then descended, the chimney having a fixed knotted rope saving an abseil. At the hut we enjoyed the first Radler (beer and lemonade) of the trip, cheese and salami, then descended in hot sun, thankful to finally reach the shadow of the valley floor.
Aug 23 with mixed weather we struggled to find a high-prominence target neither of us have done, but Grande Berard 3048m P939 served as a good target with a good weather forecast. The final 200m SW face climb was chossy and thought provoking, but keeping to the best rock and looking out for the sparse cairns, its fine compact summit was attained.
2020 08 23: descending Grande Berard's brittle summit ridge
Aug 24 Lee and I tackled Pic Bayle 3465m P1175, which should have been an easy bag with a high cable car and easy glacier crossing, but late-season the final misty summit climb was chossy and needed protection.
2020 08 24: Pic Bayle: top of glacier a welcome handrail during chossy descent
My afternoon peak Pied Moutet 2339 P681 had fun scrambling and wonderful views.
2020 08 24: Pied Moutet summit
Aug 25 I met Oscar for La Dent Parrachée 3697 P1180. We’re working together on the World Ribus project and it was good to meet in person, and to have company on one of the more challenging Ribu 3000ers of the area.
2020 08 25: Parrachee: steep bouldery couloir, steep higher up: best route passes just R of gendarme
Our slightly off-route ascent of the loose chossy key couloir was harder than it needed to be, but the ridge is fun and engaging, the exposure and scrambling never severe.
Descending Parrachee summit ridge
Late afternoon I crossed the valley to squeeze in Signal du Petit Mont Cenis 3162 P979, a lovely ascent, although my decision to descend via the SE ridge got me into loose chossy ground with the best line not clear at times, and I was relieved to get down to the main trail before daylight began to fail.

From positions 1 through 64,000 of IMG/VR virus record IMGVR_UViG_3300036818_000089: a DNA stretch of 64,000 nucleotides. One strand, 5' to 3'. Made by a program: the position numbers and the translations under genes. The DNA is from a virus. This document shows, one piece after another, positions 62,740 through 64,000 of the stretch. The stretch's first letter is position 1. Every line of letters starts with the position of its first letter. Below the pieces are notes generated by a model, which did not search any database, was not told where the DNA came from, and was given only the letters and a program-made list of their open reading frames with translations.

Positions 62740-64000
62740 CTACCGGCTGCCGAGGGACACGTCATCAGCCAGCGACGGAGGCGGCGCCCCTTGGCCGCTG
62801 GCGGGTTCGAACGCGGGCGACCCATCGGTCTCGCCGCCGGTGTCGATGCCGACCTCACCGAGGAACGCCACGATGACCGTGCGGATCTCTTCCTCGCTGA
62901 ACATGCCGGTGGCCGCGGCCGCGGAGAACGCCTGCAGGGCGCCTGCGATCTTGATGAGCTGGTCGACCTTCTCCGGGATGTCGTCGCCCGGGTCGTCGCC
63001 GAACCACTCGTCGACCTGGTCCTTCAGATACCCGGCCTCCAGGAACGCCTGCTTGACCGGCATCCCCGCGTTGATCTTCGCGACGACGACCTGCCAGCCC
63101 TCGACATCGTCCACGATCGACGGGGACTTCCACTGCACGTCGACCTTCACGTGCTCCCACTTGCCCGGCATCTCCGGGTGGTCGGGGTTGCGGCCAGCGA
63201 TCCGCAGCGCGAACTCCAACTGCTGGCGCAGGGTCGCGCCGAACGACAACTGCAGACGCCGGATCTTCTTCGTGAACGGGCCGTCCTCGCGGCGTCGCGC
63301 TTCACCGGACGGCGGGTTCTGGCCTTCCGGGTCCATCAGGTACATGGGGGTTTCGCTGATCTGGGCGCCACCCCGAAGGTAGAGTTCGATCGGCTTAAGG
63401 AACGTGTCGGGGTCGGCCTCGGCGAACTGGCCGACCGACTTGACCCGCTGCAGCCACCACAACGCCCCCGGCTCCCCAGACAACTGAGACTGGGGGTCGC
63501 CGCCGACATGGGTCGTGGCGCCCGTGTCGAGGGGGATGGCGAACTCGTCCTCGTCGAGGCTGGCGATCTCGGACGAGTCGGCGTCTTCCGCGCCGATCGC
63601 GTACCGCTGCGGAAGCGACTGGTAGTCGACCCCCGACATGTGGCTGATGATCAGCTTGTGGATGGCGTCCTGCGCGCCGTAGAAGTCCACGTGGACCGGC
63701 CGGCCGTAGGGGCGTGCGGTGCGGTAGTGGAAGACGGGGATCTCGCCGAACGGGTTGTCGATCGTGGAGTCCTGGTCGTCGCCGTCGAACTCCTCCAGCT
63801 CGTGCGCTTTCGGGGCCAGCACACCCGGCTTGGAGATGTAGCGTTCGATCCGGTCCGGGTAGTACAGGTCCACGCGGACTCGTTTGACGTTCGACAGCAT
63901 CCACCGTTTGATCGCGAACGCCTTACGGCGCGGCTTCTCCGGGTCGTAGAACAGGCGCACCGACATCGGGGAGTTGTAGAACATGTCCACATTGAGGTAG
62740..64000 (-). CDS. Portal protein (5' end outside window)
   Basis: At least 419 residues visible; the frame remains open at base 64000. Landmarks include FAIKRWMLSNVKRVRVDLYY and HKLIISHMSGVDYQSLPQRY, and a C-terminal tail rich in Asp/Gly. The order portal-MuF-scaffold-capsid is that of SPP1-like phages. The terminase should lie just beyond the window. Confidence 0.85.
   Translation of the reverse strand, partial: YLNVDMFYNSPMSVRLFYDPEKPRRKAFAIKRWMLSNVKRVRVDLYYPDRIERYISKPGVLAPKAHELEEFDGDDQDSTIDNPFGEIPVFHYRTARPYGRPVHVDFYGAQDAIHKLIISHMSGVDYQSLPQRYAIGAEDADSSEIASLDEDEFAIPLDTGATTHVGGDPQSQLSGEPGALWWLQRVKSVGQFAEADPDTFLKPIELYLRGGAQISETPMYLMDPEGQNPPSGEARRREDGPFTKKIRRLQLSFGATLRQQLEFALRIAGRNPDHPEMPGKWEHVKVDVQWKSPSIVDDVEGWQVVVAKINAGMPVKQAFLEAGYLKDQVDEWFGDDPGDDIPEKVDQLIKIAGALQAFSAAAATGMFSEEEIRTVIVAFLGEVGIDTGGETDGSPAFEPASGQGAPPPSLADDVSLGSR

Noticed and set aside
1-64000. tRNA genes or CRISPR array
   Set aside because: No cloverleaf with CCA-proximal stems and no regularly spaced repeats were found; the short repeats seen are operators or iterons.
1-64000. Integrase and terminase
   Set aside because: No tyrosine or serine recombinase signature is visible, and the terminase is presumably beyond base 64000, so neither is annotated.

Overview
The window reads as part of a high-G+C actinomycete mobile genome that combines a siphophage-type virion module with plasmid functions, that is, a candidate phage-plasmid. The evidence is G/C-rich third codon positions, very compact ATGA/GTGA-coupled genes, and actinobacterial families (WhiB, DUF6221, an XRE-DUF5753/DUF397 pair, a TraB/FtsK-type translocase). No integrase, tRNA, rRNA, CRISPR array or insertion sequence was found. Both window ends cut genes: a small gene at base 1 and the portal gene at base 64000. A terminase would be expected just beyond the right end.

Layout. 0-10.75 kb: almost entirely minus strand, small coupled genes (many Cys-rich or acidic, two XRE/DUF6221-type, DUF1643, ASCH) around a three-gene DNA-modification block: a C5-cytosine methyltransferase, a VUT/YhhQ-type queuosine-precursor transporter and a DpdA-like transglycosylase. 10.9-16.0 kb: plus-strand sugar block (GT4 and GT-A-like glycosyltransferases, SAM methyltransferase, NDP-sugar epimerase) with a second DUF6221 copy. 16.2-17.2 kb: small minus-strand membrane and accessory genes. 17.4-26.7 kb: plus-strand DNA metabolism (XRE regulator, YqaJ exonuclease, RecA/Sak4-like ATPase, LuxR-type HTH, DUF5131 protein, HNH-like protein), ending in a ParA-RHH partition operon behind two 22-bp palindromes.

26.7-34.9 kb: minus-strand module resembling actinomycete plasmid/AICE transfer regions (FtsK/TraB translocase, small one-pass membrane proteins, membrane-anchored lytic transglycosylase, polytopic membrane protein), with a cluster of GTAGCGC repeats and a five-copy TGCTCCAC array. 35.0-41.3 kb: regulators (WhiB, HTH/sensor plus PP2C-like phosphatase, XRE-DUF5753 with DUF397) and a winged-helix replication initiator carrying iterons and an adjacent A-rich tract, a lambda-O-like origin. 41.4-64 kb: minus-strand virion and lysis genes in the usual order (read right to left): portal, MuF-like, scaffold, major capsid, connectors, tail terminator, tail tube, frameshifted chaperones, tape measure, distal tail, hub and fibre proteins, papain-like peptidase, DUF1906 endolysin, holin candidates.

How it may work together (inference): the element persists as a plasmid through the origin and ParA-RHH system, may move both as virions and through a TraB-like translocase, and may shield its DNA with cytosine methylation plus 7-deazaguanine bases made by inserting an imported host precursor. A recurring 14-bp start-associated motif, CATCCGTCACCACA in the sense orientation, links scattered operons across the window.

2020 08 25: Cenis summit view S: Pointe Droset and Lac du Mont-Cenis, early evening
Aug 26 I enjoyed a beautiful ascent of the easy Mont Chaberton 3131m P1281.
2020 08 26: Chaberton ascent: looking N to Pointe des Trois Sciés with Charniers at back
Its summit provides a dramatic end-on view of my afternoon goal, Pic de Rochebrune 3320m P1019, doing nothing to boost my confidence in my ability to solo it. The approach is equally dramatic, with easy scrambling leading to La Breche.
2020 08 26: Rochebrune: La Breche. From here, scrambling is serious, exposed but never quite technical
The crux 8m wall has a fixed rope, then I held my nerve for the next couple of pitches, vertical but with good holds and not technical.
Rochebrune trailhead, Col Isoard, Clot la Cime at back.
The trailhead is the Col de l'Isoard of Tour de France fame, and as I arrived back at the near-deserted car park early evening a van arrived: skateboarders intent on a late evening descent of the pass! A second van arrived, same again. The first group returned from their descent, next time they suggested I drive down after them; they travelled as fast as I could drive the upper section, 20-25mph. It was good to meet a new brand of English eccentric. UKDH - look them up.
Aug 27 I climbed the popular near-ultra Le Taillefer 2857m P1490 with its beautiful lakes,
2020 08 27: Taillefer ascent: Lac Fourchu and Lac de l' Agneau
impressive cliffs, and distinctive summit marker,
Taillefer summit: Ribus Pic Bayle L, Les Aiguilles d'Arves R
and in the afternoon the more straightforward but impressive Le Tabor 2389m P1022.
2020 08 27: Le Tabor from Piquet de Nantes
This got me into position for an ascent of the fantastic Grande Tete de l'Obiou
Le Tabor: view S over Piquet de Nantes to Grande Tete de l'Obiou
which I climbed the next morning before the arrival of a long-forecast weather front.
Grande Tete de l'Obiou 2789m P1541, the fifth P1500 'ultra' of my trip,
2020 08 28: Obiou E face early morning
includes plenty of scrambling, exposed in places. Oscar suggested I include the extraordinary Chatières (cat flaps!) route. This crosses ledges to an outrageously exposed corner, where I nearly took a wrong turning. Fortunately a French couple arrived;
Obiou: Chatières route: NE prow viewpoint
she’d done the route before and I followed them up an improbable sequence of gullies
Obiou: Chatières route surprise
and thrutchy squeezes
Obiou: Chatières chockstone
before emerging at the summit cairn. On the intricate descent, with a good GPS track I was able to return the favour and put them back on route. I count Obiou as one of my best ever climbs. I was down half an hour before the rain started. It was to continue for 2 days and I found a hotel in Grenoble – my only day off in the 2 month trip.
Aug 30, despite a lateish start (I couldn't miss the hotel breakfast!) my ascent of Le Grand Veymont 2341m P1165 was cold and wet,